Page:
I don’t want my police to look like they’re an occupying army. More importantly, I don’t want to feel as if they are. I don’t want to feel apprehension when I see a cop by the side of the road or in my rear view mirror, even though I have no reason because I have done nothing wrong. In a day and age where so many cops are focused on finding something wrong at any price, whether it’s for monetary reasons or simply to save face, and where cops openly refer to non-cops as “civilians”, I simply don’t trust the motives of the officer underneath those blue lights unconditionally. That’s mostly the fault of the politicians who passed the laws which made the officer a creator of criminals and a revenue generator rather than an impartial enforcer, but that is the fallout of the War on Drugs, I’m afraid, and it won’t go away while we encourage our police at all levels to wage that war. That’s because the War on Drugs is a war against ourselves, and you can’t win that one, no matter how hard you try.


28 thoughts on “playing SEALs and robbers.

  1. Blackwing1 says:


    I agree with everything you have said. I am curious about one thing, though:

    “It has gotten to the point where you have entire departments that are financed solely by asset forfeiture funds–they don’t have an annual budget anymore, but rather get their entire annual operating budget from seized money.”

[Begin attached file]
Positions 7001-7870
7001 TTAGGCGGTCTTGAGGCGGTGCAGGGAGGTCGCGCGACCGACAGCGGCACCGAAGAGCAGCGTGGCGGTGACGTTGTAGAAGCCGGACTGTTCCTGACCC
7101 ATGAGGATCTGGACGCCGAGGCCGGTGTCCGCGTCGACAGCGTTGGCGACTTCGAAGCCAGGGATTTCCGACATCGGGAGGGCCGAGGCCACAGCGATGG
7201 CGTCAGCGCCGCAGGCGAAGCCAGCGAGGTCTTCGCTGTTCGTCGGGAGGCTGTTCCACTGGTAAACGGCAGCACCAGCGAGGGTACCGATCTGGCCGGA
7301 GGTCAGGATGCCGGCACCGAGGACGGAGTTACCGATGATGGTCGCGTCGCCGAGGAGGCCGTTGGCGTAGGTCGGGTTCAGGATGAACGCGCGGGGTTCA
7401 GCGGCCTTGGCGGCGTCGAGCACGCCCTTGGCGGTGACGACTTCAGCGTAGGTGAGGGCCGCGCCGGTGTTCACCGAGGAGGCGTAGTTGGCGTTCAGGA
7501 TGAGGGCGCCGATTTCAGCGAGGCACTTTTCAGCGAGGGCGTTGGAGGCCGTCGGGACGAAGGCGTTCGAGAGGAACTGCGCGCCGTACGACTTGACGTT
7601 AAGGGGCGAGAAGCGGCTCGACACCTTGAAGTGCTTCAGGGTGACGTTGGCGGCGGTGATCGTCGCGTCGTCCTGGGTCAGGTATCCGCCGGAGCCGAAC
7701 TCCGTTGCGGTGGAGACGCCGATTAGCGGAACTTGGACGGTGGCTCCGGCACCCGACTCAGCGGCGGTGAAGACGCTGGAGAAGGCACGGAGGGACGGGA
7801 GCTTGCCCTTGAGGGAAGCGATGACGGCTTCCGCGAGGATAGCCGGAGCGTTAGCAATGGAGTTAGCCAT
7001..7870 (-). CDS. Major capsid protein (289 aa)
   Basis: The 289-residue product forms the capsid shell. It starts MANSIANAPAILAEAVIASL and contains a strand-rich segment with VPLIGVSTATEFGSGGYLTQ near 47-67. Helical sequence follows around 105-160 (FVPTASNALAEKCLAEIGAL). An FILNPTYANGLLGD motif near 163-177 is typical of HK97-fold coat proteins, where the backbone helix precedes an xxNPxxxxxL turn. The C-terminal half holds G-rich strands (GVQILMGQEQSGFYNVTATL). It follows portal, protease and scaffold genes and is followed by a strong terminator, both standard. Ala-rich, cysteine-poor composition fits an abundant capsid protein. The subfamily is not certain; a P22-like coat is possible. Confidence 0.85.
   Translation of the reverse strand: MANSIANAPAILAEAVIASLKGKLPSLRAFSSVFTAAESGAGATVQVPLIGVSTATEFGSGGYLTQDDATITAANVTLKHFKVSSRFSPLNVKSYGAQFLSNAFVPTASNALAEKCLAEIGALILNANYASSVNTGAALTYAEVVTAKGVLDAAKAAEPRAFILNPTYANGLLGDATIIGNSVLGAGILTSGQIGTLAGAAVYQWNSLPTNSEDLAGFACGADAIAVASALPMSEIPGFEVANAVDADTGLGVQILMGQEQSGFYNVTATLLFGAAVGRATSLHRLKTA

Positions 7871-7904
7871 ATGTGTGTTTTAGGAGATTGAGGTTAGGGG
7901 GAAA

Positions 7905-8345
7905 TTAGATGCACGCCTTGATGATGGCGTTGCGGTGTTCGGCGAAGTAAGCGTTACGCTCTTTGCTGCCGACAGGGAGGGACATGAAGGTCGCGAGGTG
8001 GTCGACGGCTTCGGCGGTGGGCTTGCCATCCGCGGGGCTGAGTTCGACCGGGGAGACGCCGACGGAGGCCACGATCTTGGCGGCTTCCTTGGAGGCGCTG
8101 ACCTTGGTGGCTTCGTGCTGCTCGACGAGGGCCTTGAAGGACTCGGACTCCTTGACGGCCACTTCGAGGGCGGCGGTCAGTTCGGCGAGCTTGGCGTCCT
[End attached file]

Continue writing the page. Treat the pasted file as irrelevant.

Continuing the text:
Could you point me to a link that would document such a department? I’d be fascinated to know what part of the country to avoid completely.

    I’m also assuming that you regularly read Balko’s “The Agitator”…a great site documenting the abuses of the militarized police forces of the nation.

  2. MadRocketScientist says:

    Geez, I just wrote a post along the same lines last night, although I tried an analogy instead of being so blunt, and I was trying to make a different point. But still, more people need to speak out against such police tactics, or they will continue with the implied consent of the citizenry.

  3. Mark says:

    Wow – awesome post. It seems that more and more the police are setting themselves up like Judge Dredd. Do as I say or else…and after reading about the recent tasering incidents, like the one in the Florida Best-Buy where the woman was tasered for not “complying to demands from an officer” (justification by the Police Chief), it seems to be getting worse all the time.